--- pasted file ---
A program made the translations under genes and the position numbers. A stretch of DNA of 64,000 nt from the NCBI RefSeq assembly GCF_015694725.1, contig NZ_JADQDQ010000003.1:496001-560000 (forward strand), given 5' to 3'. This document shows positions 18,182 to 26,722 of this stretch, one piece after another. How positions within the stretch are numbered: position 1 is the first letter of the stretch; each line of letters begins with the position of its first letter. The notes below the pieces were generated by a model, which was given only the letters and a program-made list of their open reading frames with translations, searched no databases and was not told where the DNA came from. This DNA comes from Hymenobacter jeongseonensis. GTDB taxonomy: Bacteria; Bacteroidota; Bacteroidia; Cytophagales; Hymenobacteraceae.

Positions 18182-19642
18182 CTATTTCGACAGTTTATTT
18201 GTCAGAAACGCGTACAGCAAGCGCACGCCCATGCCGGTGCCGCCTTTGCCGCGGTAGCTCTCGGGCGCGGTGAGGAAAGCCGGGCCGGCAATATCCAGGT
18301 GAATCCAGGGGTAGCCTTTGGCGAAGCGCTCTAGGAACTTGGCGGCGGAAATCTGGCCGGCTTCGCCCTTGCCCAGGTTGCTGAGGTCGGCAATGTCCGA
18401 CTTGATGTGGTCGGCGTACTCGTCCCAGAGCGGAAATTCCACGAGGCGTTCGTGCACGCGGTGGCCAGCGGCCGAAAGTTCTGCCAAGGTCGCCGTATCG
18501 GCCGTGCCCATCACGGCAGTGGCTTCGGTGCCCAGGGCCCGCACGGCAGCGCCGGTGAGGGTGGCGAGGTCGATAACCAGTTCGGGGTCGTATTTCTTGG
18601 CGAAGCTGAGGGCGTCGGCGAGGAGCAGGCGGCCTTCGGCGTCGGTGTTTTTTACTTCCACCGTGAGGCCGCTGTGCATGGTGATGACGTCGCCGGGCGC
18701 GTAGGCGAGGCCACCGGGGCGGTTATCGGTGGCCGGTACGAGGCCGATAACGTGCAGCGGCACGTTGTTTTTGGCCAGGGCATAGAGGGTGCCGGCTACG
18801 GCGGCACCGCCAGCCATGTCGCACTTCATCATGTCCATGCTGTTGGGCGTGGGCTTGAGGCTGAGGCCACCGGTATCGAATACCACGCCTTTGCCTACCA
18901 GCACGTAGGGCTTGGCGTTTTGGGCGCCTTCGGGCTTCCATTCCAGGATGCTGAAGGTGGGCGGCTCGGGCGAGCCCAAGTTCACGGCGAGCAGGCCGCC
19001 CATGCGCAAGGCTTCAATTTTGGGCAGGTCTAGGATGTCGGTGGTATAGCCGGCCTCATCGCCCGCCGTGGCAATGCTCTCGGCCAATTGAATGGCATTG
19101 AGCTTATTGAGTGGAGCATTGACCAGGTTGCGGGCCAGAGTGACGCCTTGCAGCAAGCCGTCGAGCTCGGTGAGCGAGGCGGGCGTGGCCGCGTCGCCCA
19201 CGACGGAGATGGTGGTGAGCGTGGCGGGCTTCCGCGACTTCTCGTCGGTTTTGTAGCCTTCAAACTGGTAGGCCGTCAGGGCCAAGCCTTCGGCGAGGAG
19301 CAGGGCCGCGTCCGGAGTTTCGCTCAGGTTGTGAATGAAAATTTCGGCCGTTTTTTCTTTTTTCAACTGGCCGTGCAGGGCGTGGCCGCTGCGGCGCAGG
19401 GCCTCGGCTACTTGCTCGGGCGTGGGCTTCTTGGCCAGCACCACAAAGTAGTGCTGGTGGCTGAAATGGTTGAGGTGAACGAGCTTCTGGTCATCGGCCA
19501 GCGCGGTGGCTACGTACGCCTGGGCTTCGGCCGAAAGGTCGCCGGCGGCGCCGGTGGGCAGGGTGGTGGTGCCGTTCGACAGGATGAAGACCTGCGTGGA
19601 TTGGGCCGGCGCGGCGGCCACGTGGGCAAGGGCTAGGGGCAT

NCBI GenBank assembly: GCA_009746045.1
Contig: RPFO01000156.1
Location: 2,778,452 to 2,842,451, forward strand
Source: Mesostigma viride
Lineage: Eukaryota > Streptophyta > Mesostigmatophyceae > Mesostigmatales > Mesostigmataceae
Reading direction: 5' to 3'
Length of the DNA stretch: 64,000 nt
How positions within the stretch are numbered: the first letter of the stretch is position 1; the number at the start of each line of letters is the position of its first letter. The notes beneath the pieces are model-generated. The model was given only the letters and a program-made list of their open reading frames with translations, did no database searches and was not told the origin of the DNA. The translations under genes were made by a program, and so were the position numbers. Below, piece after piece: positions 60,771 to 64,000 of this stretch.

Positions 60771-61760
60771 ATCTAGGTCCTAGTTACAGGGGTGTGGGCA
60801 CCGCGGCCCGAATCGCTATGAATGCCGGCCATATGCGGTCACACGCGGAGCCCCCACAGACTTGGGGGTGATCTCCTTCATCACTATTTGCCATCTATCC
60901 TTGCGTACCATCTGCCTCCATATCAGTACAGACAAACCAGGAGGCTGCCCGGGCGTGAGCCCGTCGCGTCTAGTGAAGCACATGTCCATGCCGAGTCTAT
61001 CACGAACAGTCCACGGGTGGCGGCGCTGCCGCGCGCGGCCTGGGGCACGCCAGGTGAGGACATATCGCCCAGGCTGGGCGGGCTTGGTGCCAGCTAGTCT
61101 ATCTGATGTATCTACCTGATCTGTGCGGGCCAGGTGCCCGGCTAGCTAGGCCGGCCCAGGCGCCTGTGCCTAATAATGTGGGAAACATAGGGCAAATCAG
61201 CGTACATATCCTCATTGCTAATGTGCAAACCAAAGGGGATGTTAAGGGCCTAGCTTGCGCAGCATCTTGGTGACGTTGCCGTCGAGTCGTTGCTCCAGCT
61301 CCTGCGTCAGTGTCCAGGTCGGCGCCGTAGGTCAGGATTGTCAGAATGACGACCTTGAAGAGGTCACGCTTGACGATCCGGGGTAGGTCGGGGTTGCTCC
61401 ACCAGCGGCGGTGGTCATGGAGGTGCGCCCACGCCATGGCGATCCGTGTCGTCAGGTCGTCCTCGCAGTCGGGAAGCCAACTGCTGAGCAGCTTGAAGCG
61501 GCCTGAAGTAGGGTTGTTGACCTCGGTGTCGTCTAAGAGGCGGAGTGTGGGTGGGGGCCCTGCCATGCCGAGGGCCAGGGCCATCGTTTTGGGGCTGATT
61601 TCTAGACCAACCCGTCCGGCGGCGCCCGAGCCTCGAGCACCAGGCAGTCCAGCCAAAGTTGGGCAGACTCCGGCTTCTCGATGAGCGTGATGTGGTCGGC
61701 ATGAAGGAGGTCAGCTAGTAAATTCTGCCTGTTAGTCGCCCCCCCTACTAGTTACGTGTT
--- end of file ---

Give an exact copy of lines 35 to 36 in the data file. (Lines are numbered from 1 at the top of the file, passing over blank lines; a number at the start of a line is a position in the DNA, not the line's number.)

61401 ACCAGCGGCGGTGGTCATGGAGGTGCGCCCACGCCATGGCGATCCGTGTCGTCAGGTCGTCCTCGCAGTCGGGAAGCCAACTGCTGAGCAGCTTGAAGCG
61501 GCCTGAAGTAGGGTTGTTGACCTCGGTGTCGTCTAAGAGGCGGAGTGTGGGTGGGGGCCCTGCCATGCCGAGGGCCAGGGCCATCGTTTTGGGGCTGATT